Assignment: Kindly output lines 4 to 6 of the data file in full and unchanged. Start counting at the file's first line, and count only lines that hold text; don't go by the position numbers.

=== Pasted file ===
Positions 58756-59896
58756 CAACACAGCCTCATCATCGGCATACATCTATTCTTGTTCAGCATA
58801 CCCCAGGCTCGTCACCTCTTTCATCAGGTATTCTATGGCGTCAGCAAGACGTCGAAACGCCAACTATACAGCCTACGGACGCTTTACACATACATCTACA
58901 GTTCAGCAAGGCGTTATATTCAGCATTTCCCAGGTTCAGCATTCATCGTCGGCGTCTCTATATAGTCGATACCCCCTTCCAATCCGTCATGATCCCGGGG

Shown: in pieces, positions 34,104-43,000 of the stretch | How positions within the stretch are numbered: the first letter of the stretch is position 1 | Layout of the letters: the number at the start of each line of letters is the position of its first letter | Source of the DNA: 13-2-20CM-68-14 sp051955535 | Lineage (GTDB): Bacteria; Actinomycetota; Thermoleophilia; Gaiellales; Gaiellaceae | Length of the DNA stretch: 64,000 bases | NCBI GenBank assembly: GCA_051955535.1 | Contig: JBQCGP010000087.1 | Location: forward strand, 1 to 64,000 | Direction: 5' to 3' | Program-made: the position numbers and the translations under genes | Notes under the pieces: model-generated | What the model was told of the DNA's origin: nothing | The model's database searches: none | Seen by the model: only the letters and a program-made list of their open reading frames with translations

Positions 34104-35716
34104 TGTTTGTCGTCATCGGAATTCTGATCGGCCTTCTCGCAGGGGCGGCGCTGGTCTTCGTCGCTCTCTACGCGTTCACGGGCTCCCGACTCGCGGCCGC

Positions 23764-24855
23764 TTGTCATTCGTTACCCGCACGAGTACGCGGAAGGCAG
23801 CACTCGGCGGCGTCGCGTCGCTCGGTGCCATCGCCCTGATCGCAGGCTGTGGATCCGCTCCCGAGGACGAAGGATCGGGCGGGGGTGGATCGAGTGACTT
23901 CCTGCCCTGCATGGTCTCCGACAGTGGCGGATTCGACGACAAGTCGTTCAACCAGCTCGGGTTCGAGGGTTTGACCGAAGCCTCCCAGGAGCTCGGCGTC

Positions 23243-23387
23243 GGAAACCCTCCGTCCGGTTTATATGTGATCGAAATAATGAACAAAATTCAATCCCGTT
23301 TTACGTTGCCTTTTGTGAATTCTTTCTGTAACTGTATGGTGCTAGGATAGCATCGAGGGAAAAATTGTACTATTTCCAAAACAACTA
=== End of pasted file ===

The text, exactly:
58901 GTTCAGCAAGGCGTTATATTCAGCATTTCCCAGGTTCAGCATTCATCGTCGGCGTCTCTATATAGTCGATACCCCCTTCCAATCCGTCATGATCCCGGGG

Shown: in pieces, positions 34,104-43,000 of the stretch | How positions within the stretch are numbered: the first letter of the stretch is position 1 | Layout of the letters: the number at the start of each line of letters is the position of its first letter | Source of the DNA: 13-2-20CM-68-14 sp051955535 | Lineage (GTDB): Bacteria; Actinomycetota; Thermoleophilia; Gaiellales; Gaiellaceae | Length of the DNA stretch: 64,000 bases | NCBI GenBank assembly: GCA_051955535.1 | Contig: JBQCGP010000087.1 | Location: forward strand, 1 to 64,000 | Direction: 5' to 3' | Program-made: the position numbers and the translations under genes | Notes under the pieces: model-generated | What the model was told of the DNA's origin: nothing | The model's database searches: none | Seen by the model: only the letters and a program-made list of their open reading frames with translations

Positions 34104-35716